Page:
for having his house full of people. Fortune continued
to gratify this generous taste; for just as Bernard was coming
away another guest made his appearance. The new-comer was none
other than the Honourable Augustus Lovelock, who had just arrived
in New York, and who, as he added, had long desired to visit
the United States. Bernard merely witnessed his arrival,
and was struck with the fact that as he presented himself--
it seemed quite a surprise--Blanche really stopped
I have called it a stale expedient on Bernard Longueville's part
to "go to Europe" again, like the most commonplace American; and it
is certain that, as our young man stood and looked out of the window
of his inn at Havre, an hour after his arrival at that sea-port,
his adventure did not strike him as having any great freshness.
He had no plans nor intentions; he had not even any very definite desires.
He had felt the impulse to come back to Europe, and he had obeyed it;
but now that he had arrived, his impulse seemed to have little more
to say to him. He perceived it, indeed--mentally--in the attitude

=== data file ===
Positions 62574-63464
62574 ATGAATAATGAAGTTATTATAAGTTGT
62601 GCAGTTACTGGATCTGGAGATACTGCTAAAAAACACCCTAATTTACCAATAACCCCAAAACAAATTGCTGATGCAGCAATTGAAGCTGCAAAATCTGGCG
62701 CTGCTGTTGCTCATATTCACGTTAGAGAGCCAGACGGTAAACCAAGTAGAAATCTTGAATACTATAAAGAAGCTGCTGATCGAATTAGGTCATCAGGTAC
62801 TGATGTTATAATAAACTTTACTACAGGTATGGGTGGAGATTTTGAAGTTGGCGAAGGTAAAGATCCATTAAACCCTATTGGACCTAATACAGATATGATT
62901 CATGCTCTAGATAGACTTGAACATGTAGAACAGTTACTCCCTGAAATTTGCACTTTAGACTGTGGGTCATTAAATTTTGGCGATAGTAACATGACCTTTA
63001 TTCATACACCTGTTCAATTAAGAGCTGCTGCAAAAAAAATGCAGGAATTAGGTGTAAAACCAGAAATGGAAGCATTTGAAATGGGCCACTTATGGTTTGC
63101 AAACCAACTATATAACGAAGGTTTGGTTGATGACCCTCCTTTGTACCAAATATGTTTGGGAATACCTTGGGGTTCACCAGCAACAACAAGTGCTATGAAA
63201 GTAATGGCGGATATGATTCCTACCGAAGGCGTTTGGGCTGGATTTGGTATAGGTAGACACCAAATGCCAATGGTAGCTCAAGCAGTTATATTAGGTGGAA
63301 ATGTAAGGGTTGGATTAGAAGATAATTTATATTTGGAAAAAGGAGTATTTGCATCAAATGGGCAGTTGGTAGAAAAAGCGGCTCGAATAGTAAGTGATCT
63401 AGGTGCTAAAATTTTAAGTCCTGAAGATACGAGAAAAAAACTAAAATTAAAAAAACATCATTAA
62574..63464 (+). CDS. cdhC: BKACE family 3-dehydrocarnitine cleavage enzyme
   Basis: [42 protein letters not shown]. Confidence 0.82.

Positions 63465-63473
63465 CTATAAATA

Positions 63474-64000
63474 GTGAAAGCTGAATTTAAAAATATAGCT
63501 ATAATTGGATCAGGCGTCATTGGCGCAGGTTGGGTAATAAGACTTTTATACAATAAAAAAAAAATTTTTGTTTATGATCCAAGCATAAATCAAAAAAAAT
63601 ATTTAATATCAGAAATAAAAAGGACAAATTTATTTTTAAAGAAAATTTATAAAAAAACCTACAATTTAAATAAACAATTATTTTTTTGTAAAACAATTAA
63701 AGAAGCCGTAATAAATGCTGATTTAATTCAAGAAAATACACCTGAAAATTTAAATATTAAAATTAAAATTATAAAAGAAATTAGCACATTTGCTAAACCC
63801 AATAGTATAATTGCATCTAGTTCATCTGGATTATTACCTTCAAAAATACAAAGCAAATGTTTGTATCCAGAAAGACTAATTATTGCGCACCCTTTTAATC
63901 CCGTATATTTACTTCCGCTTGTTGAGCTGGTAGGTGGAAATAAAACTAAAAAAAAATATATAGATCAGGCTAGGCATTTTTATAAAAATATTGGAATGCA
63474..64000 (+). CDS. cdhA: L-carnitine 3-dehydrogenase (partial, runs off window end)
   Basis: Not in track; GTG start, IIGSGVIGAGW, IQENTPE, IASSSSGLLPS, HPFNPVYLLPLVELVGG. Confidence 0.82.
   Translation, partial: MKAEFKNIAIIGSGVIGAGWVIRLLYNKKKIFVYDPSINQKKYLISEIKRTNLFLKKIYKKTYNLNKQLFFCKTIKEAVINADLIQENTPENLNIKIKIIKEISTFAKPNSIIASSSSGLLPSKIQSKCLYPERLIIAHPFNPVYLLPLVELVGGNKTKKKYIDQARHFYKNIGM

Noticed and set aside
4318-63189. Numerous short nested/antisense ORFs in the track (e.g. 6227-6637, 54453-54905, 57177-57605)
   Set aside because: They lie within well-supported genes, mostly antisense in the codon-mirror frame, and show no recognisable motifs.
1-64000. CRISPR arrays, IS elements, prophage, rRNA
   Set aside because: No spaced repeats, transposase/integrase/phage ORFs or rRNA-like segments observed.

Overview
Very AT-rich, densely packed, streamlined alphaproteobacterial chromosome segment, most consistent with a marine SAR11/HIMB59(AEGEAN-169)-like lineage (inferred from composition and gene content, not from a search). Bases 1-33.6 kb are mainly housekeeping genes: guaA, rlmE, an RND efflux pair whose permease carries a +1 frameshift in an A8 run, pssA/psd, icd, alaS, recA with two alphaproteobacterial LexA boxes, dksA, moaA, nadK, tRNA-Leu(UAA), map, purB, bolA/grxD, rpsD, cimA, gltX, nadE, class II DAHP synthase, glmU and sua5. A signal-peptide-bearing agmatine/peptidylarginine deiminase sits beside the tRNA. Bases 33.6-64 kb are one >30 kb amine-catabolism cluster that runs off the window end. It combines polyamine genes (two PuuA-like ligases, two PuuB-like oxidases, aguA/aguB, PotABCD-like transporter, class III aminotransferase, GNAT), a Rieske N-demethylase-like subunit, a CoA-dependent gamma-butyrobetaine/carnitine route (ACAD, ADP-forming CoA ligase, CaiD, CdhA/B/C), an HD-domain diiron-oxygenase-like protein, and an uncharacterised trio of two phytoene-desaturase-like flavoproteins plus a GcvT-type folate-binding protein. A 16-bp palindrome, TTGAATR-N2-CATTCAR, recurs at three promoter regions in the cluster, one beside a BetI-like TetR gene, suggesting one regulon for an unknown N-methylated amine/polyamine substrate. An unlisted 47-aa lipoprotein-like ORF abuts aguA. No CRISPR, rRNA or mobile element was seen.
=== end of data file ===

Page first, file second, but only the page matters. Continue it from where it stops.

of a small street-boy playing upon his nose with that vulgar gesture
which is supposed to represent the elation of successful fraud.
There was a large blank wall before his window, painted a dirty yellow
and much discolored by the weather; a broad patch of summer sunlight
rested upon it and brought out the full vulgarity of its complexion.
Bernard stared a while at this blank wall, which struck him
in some degree as a symbol of his own present moral prospect.
Then suddenly he turned away, with the declaration that,
whatever truth there might be in symbolism, he, at any rate,
had not come to Europe to spend the precious remnant of his youth
in a malodorous Norman sea-port. The weather was very hot,
and neither the hotel nor the town at large appeared to form
an attractive sejour for persons of an irritable nostril.
To go to Paris, however, was hardly more attractive than to remain
at Havre, for Bernard had a lively vision of the heated bitumen
and the glaring frontages of the French capital. But if a Norman
town was close and dull, the Norman country was notoriously fresh
and entertaining, and the next morning Bernard got into a caleche,
with his luggage, and bade its proprietor drive him along the coast.
Once he had begun to rumble through this charming landscape,
he was in much better humor with his situation; the air was
freshened by a breeze from the sea; the blooming country,
without walls or fences, lay open to the traveller's eye;